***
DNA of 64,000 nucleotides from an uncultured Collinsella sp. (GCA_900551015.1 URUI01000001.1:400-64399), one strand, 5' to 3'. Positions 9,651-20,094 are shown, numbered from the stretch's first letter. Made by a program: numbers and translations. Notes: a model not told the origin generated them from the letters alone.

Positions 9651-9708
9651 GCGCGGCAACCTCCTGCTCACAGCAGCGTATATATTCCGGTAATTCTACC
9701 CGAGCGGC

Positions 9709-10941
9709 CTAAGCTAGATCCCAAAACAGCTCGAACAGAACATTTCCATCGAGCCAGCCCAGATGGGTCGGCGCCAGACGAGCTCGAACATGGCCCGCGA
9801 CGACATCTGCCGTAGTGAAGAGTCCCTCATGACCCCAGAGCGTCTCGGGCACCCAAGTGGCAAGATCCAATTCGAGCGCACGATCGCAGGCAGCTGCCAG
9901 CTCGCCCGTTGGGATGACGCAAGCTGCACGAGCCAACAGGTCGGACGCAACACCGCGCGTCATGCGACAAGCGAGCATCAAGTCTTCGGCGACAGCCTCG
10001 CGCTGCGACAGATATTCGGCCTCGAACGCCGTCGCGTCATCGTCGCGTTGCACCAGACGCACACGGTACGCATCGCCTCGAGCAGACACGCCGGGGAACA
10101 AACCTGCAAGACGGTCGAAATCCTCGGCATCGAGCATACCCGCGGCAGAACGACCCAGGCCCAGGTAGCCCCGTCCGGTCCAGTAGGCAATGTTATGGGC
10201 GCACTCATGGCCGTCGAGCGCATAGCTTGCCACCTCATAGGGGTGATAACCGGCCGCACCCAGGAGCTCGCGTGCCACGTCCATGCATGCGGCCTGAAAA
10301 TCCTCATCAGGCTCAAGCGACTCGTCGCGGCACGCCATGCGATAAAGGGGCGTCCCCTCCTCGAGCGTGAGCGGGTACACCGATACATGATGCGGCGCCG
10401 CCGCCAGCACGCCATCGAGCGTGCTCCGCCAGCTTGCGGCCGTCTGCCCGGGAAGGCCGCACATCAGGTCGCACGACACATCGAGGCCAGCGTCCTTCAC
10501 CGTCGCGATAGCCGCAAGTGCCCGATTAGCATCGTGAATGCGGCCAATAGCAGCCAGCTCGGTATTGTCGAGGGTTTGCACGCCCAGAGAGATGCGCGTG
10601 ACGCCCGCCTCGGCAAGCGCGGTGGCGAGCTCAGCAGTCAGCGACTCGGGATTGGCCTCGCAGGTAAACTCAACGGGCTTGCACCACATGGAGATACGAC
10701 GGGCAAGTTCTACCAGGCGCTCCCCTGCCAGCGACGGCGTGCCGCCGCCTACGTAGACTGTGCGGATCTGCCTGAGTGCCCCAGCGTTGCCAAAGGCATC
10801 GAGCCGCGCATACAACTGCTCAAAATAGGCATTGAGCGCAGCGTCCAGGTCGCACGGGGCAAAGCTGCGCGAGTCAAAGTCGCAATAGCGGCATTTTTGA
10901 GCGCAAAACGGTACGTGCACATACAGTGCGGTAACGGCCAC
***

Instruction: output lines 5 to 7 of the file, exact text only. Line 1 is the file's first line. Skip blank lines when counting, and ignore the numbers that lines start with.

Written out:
Positions 9709-10941
9709 CTAAGCTAGATCCCAAAACAGCTCGAACAGAACATTTCCATCGAGCCAGCCCAGATGGGTCGGCGCCAGACGAGCTCGAACATGGCCCGCGA
9801 CGACATCTGCCGTAGTGAAGAGTCCCTCATGACCCCAGAGCGTCTCGGGCACCCAAGTGGCAAGATCCAATTCGAGCGCACGATCGCAGGCAGCTGCCAG